What's in the news right now about environmentally sound, socially responsible and economically viable beef value chain.


Executive Director's Message

Few of you will have missed the news over the past two weeks about fires burning in the Amazon. While we certainly regret the destruction of this critically important resource in terms of biodiversity, and in terms of the carbon that is being released in the fires, we need to put the recent media frenzy into perspective.

The Forbes article below quotes Dan Nepstad from Earth Innovation Institute, an important campaigner for the protection of the Amazon and a GRSB member. Note that nothing in the article denies that there are fires in the Amazon, or suggests that they are not of concern, just that the media response now is not proportional to the media response over time. Furthermore, this media response and the ensuing international outcry from celebrities and politicians have been more likely to alienate and annoy the Brazilian government.

However, I feel that the article probably comes across less constructively than it could have done. In the end, neither inaccurate reporting nor telling people that they are foolish for believing inaccurate reporting will put out fires in the Amazon.

Fortunately for most of us, that is not something that we will ever have to do – but for the Amazon, it is extremely fortunate that there are well trained firefighters working for organisations such as Aliança da terra who do exactly that, year after year. The most practical thing we can all do is to support the organisations that work on the ground both in directly combating fires, and working with producers to ensure that fewer fires start in the first place.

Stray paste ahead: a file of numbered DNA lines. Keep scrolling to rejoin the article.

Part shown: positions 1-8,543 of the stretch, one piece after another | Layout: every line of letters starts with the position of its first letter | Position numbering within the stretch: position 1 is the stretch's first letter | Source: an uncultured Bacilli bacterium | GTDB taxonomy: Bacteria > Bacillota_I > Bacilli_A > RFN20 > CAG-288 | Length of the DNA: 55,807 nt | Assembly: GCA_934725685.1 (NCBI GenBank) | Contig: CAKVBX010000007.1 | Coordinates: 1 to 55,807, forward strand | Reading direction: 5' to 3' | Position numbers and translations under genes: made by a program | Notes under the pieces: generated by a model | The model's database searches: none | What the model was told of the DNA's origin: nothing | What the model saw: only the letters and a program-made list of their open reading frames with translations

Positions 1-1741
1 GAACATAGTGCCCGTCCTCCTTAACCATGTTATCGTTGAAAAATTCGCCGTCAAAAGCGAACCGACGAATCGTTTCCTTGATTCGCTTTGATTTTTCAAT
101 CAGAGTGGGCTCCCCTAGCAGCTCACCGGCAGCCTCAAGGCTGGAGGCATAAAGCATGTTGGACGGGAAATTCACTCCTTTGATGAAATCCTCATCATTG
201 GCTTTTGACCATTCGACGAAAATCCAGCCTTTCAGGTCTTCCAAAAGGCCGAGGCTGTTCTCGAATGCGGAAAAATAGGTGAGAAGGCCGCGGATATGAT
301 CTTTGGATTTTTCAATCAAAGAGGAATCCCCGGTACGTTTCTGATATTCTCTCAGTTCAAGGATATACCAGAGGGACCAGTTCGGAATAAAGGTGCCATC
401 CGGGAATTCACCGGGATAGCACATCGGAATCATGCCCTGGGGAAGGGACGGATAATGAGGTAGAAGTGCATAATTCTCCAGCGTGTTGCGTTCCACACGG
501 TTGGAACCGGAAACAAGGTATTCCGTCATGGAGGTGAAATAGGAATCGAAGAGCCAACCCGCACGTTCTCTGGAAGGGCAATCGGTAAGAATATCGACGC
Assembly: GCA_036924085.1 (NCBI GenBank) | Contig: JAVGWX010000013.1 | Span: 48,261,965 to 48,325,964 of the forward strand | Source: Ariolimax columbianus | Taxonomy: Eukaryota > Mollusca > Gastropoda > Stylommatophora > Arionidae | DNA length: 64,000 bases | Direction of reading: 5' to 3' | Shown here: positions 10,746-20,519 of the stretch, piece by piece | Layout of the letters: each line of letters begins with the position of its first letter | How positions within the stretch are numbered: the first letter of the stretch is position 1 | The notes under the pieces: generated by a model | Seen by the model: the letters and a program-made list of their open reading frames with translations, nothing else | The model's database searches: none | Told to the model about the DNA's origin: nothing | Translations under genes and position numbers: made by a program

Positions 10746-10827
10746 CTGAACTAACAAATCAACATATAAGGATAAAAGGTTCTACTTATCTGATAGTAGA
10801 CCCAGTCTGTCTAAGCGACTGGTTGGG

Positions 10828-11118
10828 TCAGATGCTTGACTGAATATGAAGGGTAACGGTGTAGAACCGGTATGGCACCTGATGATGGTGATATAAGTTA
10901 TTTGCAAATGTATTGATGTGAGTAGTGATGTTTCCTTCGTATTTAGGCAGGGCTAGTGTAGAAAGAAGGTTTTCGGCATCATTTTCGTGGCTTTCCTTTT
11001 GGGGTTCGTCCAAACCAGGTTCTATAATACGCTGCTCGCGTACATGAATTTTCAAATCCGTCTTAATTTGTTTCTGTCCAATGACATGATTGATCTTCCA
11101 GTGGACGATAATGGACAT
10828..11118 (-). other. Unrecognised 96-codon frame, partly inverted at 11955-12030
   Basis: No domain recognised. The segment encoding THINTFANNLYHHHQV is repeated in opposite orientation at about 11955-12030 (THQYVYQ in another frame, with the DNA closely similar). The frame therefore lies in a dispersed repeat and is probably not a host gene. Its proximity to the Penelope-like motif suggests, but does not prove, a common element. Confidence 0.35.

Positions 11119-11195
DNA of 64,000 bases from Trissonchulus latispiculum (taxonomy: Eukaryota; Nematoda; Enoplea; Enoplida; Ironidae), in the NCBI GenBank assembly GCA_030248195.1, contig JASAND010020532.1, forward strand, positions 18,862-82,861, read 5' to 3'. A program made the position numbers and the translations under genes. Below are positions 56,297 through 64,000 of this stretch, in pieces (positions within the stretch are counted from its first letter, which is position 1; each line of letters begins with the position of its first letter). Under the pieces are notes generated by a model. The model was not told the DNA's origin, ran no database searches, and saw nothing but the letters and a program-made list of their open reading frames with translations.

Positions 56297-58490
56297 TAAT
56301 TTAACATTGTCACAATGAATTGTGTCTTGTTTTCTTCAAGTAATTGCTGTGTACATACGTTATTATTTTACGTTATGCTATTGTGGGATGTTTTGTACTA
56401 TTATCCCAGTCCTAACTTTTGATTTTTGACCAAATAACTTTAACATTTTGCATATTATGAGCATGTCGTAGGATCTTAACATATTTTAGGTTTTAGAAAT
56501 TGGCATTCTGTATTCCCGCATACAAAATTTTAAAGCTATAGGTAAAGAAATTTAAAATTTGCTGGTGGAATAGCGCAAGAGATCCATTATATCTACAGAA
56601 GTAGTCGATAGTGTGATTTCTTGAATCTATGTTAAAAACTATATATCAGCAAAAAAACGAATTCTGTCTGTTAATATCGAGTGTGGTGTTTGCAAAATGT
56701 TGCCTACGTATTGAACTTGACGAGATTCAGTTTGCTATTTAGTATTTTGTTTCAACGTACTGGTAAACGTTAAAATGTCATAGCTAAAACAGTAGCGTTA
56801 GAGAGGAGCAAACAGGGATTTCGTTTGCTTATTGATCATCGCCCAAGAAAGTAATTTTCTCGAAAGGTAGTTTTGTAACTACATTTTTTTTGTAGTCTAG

Since Dan Nepstad wrote a blog post recently on what we can do which is far more insightful than I could be on the topic, I will start by quoting that and urging you to read it and take note of the positive steps we can take.


Ruaraidh Petre
Global Roundtable for Sustainable Beef
Executive Director

Amazon Fires

Amazon Fires: What We Know and What We Can Do
Daniel Nepstad, Ph.D., Earth Innovation Institute | August 23, 2019
"The biggest threat to the Amazon forest is large–scale displacement by scrub vegetation driven by increasingly frequent extreme drought events and associated forest fire. During years of normal rainfall, the Amazon forest extends like a giant firebreak across the landscape. Fires set by landholders to improve grass cover in cattle pastures or to burn felled trees in preparation for crops or pasture are usually extinguished when they reach the floor of neighboring forests, where the damp layer of leaves, twigs and branches in the forest's deep shade does not readily burn.